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Delivering the new infrastructure needed for energy transition means rethinking risk.
Delivery risk: following the recent exit of several key construction players in the East Coast, those remaining participants are unwilling to take project delivery risks traditionally borne by EPC contractors. Delivery risk may not be fully wrapped under delivery contracts.
Costs: cost overruns may need to be managed by flexibility in debt finance, or via additional injections of equity.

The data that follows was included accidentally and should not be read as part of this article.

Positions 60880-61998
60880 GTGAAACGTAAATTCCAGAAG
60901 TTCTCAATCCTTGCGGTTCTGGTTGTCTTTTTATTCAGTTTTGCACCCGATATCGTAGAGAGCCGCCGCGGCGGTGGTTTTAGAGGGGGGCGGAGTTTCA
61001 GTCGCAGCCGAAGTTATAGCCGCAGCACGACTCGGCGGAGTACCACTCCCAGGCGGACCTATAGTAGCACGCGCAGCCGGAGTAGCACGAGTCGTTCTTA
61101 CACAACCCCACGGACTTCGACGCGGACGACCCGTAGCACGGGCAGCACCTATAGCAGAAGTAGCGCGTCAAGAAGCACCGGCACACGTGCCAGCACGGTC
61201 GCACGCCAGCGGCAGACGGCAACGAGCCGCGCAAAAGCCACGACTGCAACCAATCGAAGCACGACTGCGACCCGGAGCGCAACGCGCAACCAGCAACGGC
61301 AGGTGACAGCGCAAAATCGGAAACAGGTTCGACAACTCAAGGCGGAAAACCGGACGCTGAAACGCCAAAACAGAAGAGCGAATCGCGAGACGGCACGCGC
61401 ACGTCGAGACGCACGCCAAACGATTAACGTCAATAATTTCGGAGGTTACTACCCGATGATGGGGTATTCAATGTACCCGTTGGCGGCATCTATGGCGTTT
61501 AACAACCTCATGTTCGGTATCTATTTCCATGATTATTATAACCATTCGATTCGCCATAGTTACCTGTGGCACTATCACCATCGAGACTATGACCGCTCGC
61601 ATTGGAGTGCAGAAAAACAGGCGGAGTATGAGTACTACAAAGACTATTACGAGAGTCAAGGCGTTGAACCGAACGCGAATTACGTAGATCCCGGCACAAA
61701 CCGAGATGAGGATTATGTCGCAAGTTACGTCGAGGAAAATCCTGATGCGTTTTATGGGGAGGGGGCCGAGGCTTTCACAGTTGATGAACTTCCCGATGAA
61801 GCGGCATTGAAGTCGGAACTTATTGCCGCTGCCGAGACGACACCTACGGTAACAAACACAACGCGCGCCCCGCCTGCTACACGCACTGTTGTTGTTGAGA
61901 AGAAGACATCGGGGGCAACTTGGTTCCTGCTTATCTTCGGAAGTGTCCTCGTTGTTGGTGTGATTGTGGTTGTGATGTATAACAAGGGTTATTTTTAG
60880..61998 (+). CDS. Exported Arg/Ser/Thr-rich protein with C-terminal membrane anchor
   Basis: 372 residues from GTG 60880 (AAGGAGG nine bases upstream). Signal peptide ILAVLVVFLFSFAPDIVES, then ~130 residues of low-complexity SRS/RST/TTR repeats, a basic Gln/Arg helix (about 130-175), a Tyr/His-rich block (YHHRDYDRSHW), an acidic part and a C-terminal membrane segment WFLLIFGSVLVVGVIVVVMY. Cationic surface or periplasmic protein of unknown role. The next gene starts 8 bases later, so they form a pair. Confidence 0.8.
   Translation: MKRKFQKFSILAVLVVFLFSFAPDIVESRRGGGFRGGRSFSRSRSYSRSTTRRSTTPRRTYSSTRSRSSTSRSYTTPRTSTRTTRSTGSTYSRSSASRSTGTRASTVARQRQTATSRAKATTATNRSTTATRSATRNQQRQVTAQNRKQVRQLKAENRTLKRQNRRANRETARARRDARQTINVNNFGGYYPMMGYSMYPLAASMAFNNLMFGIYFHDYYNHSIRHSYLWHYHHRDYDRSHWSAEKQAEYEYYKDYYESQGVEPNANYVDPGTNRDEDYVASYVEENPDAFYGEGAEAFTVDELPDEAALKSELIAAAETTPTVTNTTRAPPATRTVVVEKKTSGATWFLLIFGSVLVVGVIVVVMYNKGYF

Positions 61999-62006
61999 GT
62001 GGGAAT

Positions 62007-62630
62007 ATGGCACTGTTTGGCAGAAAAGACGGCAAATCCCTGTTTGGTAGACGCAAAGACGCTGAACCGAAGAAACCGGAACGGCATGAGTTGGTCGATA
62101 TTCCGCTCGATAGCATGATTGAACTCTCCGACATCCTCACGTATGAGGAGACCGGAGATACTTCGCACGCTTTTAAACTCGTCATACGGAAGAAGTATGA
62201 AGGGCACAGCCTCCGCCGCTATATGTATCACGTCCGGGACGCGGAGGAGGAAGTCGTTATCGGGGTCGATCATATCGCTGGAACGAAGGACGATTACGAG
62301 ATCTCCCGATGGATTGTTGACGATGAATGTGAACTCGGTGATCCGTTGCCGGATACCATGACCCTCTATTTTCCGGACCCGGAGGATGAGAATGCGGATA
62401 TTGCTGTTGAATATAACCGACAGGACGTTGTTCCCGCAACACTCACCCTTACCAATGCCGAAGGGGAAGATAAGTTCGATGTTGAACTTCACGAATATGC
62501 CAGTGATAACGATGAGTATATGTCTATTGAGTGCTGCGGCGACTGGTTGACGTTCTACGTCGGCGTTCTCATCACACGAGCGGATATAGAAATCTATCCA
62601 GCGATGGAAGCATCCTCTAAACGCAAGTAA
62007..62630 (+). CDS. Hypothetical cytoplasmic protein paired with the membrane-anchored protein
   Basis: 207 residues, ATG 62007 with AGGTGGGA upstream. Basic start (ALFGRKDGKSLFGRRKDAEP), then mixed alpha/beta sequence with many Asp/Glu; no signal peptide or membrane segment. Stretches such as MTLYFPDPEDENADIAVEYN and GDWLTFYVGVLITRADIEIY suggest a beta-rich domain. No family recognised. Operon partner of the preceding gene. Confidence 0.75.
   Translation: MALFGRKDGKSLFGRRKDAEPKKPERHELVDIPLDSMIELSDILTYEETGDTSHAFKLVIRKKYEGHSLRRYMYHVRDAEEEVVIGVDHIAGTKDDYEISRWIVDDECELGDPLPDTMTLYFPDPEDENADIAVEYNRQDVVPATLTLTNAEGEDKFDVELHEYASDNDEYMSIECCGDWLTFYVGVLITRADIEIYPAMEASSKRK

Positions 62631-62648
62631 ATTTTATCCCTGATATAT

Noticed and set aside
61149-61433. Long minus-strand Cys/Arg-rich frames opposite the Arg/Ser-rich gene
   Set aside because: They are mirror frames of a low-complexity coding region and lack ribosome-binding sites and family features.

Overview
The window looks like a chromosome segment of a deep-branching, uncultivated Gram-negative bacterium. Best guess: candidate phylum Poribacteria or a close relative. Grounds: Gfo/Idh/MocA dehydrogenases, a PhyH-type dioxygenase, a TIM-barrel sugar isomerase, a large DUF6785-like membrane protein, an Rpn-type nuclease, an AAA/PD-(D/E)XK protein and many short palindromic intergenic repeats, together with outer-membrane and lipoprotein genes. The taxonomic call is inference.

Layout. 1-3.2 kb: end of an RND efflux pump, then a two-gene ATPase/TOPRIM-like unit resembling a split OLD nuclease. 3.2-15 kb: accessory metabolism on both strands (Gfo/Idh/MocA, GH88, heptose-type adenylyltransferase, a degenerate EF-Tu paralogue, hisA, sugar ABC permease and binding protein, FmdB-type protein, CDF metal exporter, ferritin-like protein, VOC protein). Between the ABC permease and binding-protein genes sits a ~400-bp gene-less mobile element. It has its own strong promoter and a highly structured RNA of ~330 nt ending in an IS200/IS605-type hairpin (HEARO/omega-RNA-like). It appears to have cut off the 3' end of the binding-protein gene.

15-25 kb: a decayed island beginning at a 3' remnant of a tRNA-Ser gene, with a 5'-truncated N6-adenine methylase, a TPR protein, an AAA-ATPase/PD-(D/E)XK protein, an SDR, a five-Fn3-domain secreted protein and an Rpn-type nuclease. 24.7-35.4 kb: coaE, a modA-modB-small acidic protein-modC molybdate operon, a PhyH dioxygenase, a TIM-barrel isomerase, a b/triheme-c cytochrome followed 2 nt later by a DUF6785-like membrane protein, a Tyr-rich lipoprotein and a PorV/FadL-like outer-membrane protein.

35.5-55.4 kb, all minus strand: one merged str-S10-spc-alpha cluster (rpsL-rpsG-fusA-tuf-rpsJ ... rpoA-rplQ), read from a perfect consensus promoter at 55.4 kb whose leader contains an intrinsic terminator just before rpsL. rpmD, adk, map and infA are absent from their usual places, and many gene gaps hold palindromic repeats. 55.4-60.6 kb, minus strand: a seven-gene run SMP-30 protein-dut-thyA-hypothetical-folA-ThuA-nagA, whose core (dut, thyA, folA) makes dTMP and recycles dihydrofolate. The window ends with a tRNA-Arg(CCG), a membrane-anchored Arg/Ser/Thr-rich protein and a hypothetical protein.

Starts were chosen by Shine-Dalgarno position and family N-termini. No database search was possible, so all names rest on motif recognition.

EPC-style wrap and risk: prevailing market conditions mean it might not always be commercially feasible or available, so owners and operators then seek disaggregated contracting structures. Project owners must accept risks under delivery contracts, for example relating to grid connection, site conditions and separate contractor delay, and interface and integration risks, which require active management and skilled owner-side delivery capabilities.
Technology: Original equipment manufacturers (OEMs) have greater direct involvement in project delivery, but may possess substantial bargaining power and be unwilling to take project delivery risks beyond their core business.
Case Study: Stanwell Southern Renewables Zone & Central Renewables Zone Battery Projects